• Incentives or penalties to encourage purchase of tickets off the system. (MetTicket added a surcharge to tickets purchased on vehicles; Metcard introduced discounts on prepurchased tickets and then raised fares across the board, which amounts to the same thing.)

The bureaucrats really should have learned their lesson from the MetTicket debacle, and accepted the recommendations of the 1991 Met Ticketing Task Force for:

  • the retention of tram conductors and station staff; and
  • the introduction of automatic ticket machines as a supplement to, not a replacement for, the role of staff.
The bureaucracy instead took the view that if the travelling public were so recalcitrant as to not like MetTicket, it was because it didn't have enough hi-tech electronic gadgetry. The system we eventually got differed from MetTicket in just two respects:
  • scratch tickets were replaced with magnetic stripe tickets, with the attendant paraphernalia of validating machines and continual revalidation; and
  • the entire ticketing operations were handed over to a private operator, Onelink, with a 10-year contract under which no substantial changes could be made to the system.
To make these two changes ultimately cost $400 million, rather a lot to pay for an experiment.

It appears the bureaucracy is about to spend another $400 million to make the same mistake all over again, but this is a new topic.


What's a Smartcard?

A Smartcard is a piece of plastic with an embedded silicon chip that tracks where the card is going from use to use. A cash value can be stored on the card and an appropriate sum deducted whenever a purchase is made.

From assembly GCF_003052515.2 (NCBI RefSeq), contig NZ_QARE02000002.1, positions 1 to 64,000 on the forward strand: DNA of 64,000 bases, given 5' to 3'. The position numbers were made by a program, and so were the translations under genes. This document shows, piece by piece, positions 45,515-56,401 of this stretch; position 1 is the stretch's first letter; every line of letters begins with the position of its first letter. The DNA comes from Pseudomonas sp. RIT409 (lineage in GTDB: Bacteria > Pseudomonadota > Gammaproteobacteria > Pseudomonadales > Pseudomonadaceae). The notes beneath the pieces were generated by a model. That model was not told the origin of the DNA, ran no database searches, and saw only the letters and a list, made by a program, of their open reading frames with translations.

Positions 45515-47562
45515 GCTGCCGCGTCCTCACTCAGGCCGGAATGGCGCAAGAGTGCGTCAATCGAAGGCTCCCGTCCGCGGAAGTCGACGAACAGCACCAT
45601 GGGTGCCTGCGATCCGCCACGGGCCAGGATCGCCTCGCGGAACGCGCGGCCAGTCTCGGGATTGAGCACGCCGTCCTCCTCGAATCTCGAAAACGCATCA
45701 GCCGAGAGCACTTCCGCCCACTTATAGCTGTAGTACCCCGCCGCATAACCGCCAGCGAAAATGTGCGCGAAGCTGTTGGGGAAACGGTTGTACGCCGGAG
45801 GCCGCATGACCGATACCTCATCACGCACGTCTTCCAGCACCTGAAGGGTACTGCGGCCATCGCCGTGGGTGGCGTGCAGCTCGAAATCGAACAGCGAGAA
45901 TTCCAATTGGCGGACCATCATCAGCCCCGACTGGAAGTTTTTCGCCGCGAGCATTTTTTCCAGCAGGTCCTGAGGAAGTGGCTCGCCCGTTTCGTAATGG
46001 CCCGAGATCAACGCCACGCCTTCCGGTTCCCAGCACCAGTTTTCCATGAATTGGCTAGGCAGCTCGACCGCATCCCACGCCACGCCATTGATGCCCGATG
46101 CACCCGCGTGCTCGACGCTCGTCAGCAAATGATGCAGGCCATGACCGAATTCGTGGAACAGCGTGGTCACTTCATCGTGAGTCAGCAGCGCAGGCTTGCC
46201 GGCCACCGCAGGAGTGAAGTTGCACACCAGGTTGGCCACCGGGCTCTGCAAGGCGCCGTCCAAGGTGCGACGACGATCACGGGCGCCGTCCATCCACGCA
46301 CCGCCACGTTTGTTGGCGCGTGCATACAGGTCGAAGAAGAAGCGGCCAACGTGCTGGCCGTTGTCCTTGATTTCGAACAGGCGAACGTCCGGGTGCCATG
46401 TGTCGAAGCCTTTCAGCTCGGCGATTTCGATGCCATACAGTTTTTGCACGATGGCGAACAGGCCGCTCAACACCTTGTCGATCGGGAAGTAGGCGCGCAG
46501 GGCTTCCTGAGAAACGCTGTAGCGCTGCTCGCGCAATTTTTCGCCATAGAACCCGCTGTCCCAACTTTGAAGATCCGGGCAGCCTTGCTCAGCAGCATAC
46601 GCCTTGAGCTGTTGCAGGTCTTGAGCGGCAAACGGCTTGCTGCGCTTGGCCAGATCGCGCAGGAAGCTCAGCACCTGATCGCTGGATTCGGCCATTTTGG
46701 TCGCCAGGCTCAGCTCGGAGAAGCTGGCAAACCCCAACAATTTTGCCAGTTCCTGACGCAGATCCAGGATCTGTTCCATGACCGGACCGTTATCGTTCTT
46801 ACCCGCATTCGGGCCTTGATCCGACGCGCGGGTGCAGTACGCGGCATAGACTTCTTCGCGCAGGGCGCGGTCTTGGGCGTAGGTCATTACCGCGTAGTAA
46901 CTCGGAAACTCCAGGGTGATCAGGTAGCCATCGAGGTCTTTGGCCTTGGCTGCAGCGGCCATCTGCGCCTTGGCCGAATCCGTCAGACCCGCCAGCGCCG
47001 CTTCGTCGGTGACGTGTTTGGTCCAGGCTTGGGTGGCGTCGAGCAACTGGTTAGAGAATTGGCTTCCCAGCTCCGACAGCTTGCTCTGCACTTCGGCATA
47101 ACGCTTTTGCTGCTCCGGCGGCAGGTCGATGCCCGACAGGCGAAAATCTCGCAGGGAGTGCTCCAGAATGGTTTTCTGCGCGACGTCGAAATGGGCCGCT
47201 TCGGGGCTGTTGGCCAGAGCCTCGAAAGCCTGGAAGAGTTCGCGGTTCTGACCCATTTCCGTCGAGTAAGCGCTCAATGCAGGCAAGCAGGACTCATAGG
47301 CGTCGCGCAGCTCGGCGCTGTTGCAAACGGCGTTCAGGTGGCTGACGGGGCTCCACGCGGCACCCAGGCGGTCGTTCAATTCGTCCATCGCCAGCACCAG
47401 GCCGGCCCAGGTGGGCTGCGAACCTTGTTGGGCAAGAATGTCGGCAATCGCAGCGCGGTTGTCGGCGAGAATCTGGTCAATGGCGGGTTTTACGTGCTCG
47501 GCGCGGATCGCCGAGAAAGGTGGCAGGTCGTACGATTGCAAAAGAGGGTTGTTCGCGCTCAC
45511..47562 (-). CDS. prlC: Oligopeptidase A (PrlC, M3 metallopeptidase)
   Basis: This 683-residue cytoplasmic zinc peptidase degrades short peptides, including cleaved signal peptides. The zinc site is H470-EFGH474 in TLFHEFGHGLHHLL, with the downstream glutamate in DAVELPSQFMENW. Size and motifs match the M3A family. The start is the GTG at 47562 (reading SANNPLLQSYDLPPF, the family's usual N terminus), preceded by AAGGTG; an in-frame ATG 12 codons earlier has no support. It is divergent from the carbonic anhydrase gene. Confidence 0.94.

The government says it's going to introduce Smartcards and that will fix the problems with Metcard. Doesn't this mean they're doing something right at last?

All we are likely to get from Smartcards is another change of technology, like the one from MetTicket to Metcard, that doesn't address the basic flaw with this kind of system. Simply replacing a magnetic stripe with a silicon chip will not make it any easier to buy a ticket or any harder to fare-evade.

Smartcards could actually make fare evasion harder and more costly to detect, because the ticket expiry date is no longer printed on the card but is merely stored in the chip. Ticket inspectors would all have to carry Smartcard readers, which are prone to the usual problems of breakdown and batteries needing replacement.

Smartcards are also not an appropriate solution for infrequent users and visitors to Melbourne, as they involve a significant upfront cost. An alternative would have to be put in place for these users, adding to the complexity of the system.

But surely Smartcards will make it more convenient to pay a fare, and so reduce fare evasion?

Smartcards are hyped for their 'contactless' operation, which is thought to mean that all you need to do is wave your wallet in the general direction of a validating machine and the card will register. In practice, the card can stay inside the wallet but still needs to be brought within about 5 centimetres of the sensor, so the added convenience is real but not especially dramatic.

The existing Metcard system was actually designed from the start to include contactless validation (the so-called 'Metcard Xpress' system). Contactless Metcards have actually been on issue to public transport staff for some time, but are not available to passengers due to the high cost of the ticket media. If this cost issue were to be resolved, we could have the advantages of contactless validation now without spending $400 million on an entirely new system.

It also seems likely that the new Smartcards will be introduced in a way that requires passengers to validate both when getting on and when getting off a vehicle (see below), which is likely to annul the added convenience in the eyes of passengers.

Nonetheless, our Smartcards will be funky and groovy and modern and hi-tech, won't they?